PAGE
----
Getting a Rugby red card is a pretty simple one because it is the same as most other sports. But the rules around a yellow card in Rugby are different and it is why the term Sin Bin was created.
What is a sin bin in Rugby? In Rugby, if a player is sent to the sin bin it means they have to leave the field for 10 minutes due to being given a yellow card for disciplinary reasons. This means their side will be numerically disadvantaged for the duration of the time penalty.
The Sin Bin is not a real place. Many people hear the term Sin Bin and believe that it is a real place. But it is more just a term that has become popular in Rugby. When a player is sent to the sin bin it means they have been awarded a yellow card and they need to leave the field for 10 minutes.
Some people look at the sin bin as the seat that players will usually sit on for the ten minutes that they are off the pitch, but there is not usually a designated place for players to go, they just need to be off the field. Players do not return to the sin bin if they get a second yellow card as two yellow cards mean a player gets a red card.
The term sin bin is not just used in rugby, as hockey is another sport where sin bin is seen as the place that players go when they are sent off.
Why would a rugby player get sent to the sin bin?
There are quite a few different reasons why a rugby player would be sent to the sin bin. A player is sent to the sin bin for 10 minutes if they are given a yellow card and there are various different ways that you can get a red card in rugby.
1. Intentional knock-on
One of the most common reasons for a yellow card that we are seeing at the moment is for an intentional knock-on. If a player is adjudged to have intentionally knocked the ball on or knocked the ball on when not in a position to gather the ball, it is given as a penalty to the other team as an intentional knock-on.
This on its own is not a yellow card offence. What makes it a yellow card offence is when this prevents the attacking team from making a line break. If there was the opportunity for a line break then a yellow card will be awarded to the player who intentionally knocked on the ball.
It is also one of the more controversial rules that end in a yellow card. The controversy comes from the intention. It is incredibly rare that a player is intentionally trying to knock the ball forwards. Yellow cards are often awarded when players make a lunge for the ball that they are not going to get to and the yellow card can be seen as harsh because there is no malice in a player reaching out to try to catch the ball.
2. Conceding a penalty try
A penalty try is awarded when the referee decides that an infringement directly prevented a try. The most common way this is done is when a maul is brought down illegally by the defending team or an intentional knock-on prevents an attacker from going over the try line.
If the referee is able to identify the player that prevented the try then a yellow card must be awarded alongside a penalty try. It is why you will see the player that collapsed a maul that looked like it was going to end in a try will be given a yellow card, as well as the penalty try being awarded.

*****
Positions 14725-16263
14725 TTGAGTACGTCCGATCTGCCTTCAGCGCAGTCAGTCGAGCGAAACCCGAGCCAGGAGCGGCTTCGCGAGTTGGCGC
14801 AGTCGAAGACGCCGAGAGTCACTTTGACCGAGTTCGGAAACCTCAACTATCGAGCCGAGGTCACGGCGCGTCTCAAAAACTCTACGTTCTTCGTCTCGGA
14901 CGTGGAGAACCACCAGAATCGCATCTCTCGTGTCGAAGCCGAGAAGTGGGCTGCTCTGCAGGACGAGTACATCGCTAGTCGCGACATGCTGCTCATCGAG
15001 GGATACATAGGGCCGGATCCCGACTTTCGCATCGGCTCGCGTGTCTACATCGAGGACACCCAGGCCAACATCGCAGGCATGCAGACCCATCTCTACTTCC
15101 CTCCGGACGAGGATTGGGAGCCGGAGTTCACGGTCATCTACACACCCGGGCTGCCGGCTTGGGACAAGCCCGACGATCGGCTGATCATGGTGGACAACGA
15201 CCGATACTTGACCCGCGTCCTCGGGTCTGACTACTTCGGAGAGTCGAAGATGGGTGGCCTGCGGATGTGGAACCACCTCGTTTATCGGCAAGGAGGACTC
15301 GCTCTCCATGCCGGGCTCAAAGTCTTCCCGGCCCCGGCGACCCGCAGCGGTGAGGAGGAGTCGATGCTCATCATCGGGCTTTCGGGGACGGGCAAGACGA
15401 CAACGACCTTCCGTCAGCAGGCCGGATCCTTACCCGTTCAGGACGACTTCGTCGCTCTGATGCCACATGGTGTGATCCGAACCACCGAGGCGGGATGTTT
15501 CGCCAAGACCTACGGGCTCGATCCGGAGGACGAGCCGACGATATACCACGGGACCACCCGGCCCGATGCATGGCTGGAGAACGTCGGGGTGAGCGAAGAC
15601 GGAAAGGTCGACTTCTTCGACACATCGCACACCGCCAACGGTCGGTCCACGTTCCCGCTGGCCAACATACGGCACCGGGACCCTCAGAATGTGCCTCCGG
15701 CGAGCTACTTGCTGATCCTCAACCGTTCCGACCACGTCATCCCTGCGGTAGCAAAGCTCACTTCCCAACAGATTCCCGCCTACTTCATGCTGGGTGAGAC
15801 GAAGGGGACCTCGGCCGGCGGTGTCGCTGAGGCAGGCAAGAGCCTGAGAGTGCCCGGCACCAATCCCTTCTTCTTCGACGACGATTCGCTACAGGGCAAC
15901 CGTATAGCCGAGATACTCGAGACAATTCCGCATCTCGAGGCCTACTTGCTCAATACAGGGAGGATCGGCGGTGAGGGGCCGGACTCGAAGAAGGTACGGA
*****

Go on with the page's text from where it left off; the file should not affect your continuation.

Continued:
3. Cynical play
A yellow card for a cynical infringement is something we see in both football and rugby. Essentially it means that when a player commits an infringement, they can be awarded a yellow card if the referee judges that the player infringed to prevent an opposition attack.
Not rolling away or hands in the ruck are both common fouls which see players given yellow cards if they are deemed to be cynical. Both of these are ways that defending players illegally slow down the ball for the attacking team and give their fellow defenders longer to get back into position.
4. Dangerous hits with mitigation
The process of dealing with a hit to the head or neck has changed a lot for rugby over the years, but there is now criteria for the referees on how they are supposed to discipline players for a hit to the head or neck area.
If there is a hit to the head or neck, it will usually be reviewed by the TMO to determine the point of contact, the force used and if there is any mitigation. If the point of contact is to the head or neck, considerable force is used and there is no mitigation then it is a red card. A yellow card will be awarded if one of these is not the case.
Mitigation is seen as the player who gets hit dropping in height suddenly, usually due to an initial tackler or a player changing direction suddenly. It is also awarded if the hit is not seen to use a lot of force or the hit is not directly to the head or neck as referees will start at a red card and work down depending on the factors given.
5. Repeated infringements
When a team is under a lot of pressure defending their try line, they will often commit different offences to prevent the attacking team from scoring a try. While they will be penalised for this, most teams would prefer a penalty to a try.
It is why a team will be given a yellow card for repeated infringements. Usually, if a team commits multiple infringements in a short space of time, a referee will give them a warning. The player who then commits an infringement after that warning will usually be given a yellow card. Repeated infringements is also an offence for players.